Crissa

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The Audi is not charging at the rate it should be. This is a flaw in the car that it's charging at 600W with 50% loss instead of what a Tesla is capable of on 120v which is 1.8kW with less than 20% loss.

You car is not charging as it is advertised to, and you should be hammering Audi for a fix. This is not normal. Halving charging voltage should not quarter your charging rate.

-Crissa
 
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SwampNut

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One thing nobody seems to have calculated, particularly those speaking in favor of 120v 12a charging, is the load of Sentry mode, overheat protection mode, and cooling the car when it's really hot. When we got our car, the garage it parks in front of had a 240v 30a twist-lock for my welder, and a 120v 20a recep. Since the car didn't come with the 30a plug, we charged from 120v for a while. It became apparent that this would be unsustainable in the long run, particularly if we wanted to charge only during off-peak times. Running Sentry mode and overheat protection mode (fan only) kills a few kwH per day. If you pre-start the cooling, it will actually use more than the outlet can provide. Once you count in peak/off peak limits, the remaining power per day is VERY low. And if you charge during peak, well, $$ wasted.

I made up a cord to go from the L6-30 connector to a 14-30, and bought the Tesla 14-30 plug for the mobile charger. Now the car can very comfortably charge in the night, and do a quick full-charge top off when needed for trips. And I have more plugs to go with me to charge anywhere.

Tesla Cybertruck Charging station for home/work IMG_8723
 


Woo

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To be honest, I haven't had a chance to really dig into it. I've got time, obviously, but I think I'm in a pretty good situation, flexibility-wise. I've got a 240 outlet already wired in the area where I think I'll probably park, but it is inside so I'd have some sort of cable snaking out from under a garage door. On the other hand, it is very close to my power panel and I could easily see a 100A panel being wired up next to it or something. I just haven't even figured out what would let me charge reasonably quick.

For me, I'd be interested in something that would take me from 50% to "full" (as full as we do these things) in around 12 hours or less. There are probably a few options available that can do this.
 

Ogre

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One thing nobody seems to have calculated, particularly those speaking in favor of 120v 12a charging, is the load of Sentry mode, overheat protection mode, and cooling the car when it's really hot. When we got our car, the garage it parks in front of had a 240v 30a twist-lock for my welder, and a 120v 20a recep. Since the car didn't come with the 30a plug, we charged from 120v for a while. It became apparent that this would be unsustainable in the long run, particularly if we wanted to charge only during off-peak times. Running Sentry mode and overheat protection mode (fan only) kills a few kwH per day. If you pre-start the cooling, it will actually use more than the outlet can provide. Once you count in peak/off peak limits, the remaining power per day is VERY low. And if you charge during peak, well, $$ wasted.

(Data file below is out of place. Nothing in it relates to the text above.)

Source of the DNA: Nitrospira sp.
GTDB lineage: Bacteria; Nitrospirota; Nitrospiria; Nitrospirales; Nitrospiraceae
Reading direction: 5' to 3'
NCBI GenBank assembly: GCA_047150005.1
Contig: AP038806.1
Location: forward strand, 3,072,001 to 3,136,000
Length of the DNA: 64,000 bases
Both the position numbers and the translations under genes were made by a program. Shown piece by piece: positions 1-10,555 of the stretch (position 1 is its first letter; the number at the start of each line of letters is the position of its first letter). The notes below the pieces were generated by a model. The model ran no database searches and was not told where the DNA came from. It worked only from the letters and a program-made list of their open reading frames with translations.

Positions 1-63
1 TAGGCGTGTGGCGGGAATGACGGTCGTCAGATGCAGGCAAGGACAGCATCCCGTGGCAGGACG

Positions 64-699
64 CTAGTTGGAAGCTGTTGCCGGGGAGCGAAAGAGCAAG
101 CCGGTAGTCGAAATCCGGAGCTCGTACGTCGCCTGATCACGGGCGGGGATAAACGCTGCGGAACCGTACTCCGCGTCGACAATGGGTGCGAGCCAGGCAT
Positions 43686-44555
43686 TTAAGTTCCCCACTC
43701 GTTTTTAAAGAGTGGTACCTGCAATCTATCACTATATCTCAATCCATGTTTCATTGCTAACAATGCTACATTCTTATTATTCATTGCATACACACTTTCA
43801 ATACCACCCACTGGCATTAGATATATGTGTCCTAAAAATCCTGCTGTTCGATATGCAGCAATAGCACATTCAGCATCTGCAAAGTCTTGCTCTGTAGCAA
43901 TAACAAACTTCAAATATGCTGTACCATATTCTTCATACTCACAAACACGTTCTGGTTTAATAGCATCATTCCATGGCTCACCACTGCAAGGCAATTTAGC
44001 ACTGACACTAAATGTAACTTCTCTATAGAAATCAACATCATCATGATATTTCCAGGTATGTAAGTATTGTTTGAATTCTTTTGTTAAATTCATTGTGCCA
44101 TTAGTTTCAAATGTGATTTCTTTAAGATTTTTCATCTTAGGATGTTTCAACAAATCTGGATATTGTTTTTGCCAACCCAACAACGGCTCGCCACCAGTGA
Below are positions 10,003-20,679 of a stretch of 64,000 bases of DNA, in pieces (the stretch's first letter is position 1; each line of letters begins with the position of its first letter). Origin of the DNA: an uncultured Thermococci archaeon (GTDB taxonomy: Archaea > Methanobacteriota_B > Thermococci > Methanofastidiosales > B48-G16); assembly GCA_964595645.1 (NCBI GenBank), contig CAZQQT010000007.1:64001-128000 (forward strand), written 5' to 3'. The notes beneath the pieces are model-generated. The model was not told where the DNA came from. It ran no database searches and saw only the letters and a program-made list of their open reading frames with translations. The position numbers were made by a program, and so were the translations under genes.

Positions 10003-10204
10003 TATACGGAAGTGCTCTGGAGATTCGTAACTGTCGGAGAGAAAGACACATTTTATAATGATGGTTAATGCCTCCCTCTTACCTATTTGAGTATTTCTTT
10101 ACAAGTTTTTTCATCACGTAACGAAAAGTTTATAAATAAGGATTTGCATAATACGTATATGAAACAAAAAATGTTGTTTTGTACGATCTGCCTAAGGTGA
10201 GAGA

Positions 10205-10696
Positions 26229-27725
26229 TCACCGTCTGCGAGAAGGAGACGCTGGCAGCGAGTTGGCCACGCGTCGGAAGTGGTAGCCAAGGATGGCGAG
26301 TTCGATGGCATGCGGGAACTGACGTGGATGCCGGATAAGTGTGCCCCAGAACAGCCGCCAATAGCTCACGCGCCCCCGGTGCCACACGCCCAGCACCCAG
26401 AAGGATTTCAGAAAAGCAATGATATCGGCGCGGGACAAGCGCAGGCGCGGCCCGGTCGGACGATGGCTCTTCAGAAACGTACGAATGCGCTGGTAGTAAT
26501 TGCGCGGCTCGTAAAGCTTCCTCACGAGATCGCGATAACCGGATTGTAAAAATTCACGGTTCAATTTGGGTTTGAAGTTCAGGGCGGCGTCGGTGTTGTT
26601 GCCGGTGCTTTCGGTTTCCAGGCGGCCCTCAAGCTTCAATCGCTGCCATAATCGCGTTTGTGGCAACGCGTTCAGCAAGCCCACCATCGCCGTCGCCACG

We disable sentry mode when we are at home. Chances of someone coming down our 1000 foot driveway to mess with my car are pretty slim. Plus easier pickings in my storage where I keep tools.

My solution to the excessive heat was to move 500 miles north. It works fairly well most of the time. I know that's an extreme solution, but given current climate trends, it's only getting worse.

Fortunately peak versus off-peak is not a thing here. Maybe if these fucking heat domes become an annual thing it will be implemented.
 

Crissa

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One thing nobody seems to have calculated, particularly those speaking in favor of 120v 12a charging, is the load ...
Hey man, as the major voice pointing out that 120v should not be ignored as a valid - I did point out that those are very good reasons to install faster charging. And that I, myself, have done so. Quite inexpensively, I might add.

-Crissa